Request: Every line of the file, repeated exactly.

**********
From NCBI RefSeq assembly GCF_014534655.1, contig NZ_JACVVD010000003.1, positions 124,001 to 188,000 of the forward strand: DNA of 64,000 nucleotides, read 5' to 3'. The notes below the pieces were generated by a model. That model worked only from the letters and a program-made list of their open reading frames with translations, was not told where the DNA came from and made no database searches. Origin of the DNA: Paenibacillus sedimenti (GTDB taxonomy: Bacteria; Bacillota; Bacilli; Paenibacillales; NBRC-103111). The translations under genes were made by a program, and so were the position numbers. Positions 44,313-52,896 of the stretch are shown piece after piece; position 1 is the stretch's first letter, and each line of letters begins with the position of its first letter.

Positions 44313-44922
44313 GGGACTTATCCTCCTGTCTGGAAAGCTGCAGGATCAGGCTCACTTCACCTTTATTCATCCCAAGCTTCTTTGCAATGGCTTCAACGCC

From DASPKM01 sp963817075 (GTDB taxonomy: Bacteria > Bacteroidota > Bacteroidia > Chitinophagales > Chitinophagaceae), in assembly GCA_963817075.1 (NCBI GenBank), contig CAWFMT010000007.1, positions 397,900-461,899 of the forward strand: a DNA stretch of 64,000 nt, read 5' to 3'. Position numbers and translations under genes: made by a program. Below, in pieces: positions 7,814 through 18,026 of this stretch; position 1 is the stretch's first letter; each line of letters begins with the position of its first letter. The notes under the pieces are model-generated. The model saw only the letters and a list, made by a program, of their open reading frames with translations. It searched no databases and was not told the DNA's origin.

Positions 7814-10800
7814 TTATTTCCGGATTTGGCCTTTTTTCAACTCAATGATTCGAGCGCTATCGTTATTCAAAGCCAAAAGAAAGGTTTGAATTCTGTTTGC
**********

From NCBI RefSeq assembly GCF_014534655.1, contig NZ_JACVVD010000003.1, positions 124,001 to 188,000 of the forward strand: DNA of 64,000 nucleotides, read 5' to 3'. The notes below the pieces were generated by a model. That model worked only from the letters and a program-made list of their open reading frames with translations, was not told where the DNA came from and made no database searches. Origin of the DNA: Paenibacillus sedimenti (GTDB taxonomy: Bacteria; Bacillota; Bacilli; Paenibacillales; NBRC-103111). The translations under genes were made by a program, and so were the position numbers. Positions 44,313-52,896 of the stretch are shown piece after piece; position 1 is the stretch's first letter, and each line of letters begins with the position of its first letter.

Positions 44313-44922
44313 GGGACTTATCCTCCTGTCTGGAAAGCTGCAGGATCAGGCTCACTTCACCTTTATTCATCCCAAGCTTCTTTGCAATGGCTTCAACGCC

From DASPKM01 sp963817075 (GTDB taxonomy: Bacteria > Bacteroidota > Bacteroidia > Chitinophagales > Chitinophagaceae), in assembly GCA_963817075.1 (NCBI GenBank), contig CAWFMT010000007.1, positions 397,900-461,899 of the forward strand: a DNA stretch of 64,000 nt, read 5' to 3'. Position numbers and translations under genes: made by a program. Below, in pieces: positions 7,814 through 18,026 of this stretch; position 1 is the stretch's first letter; each line of letters begins with the position of its first letter. The notes under the pieces are model-generated. The model saw only the letters and a list, made by a program, of their open reading frames with translations. It searched no databases and was not told the DNA's origin.

Positions 7814-10800
7814 TTATTTCCGGATTTGGCCTTTTTTCAACTCAATGATTCGAGCGCTATCGTTATTCAAAGCCAAAAGAAAGGTTTGAATTCTGTTTGC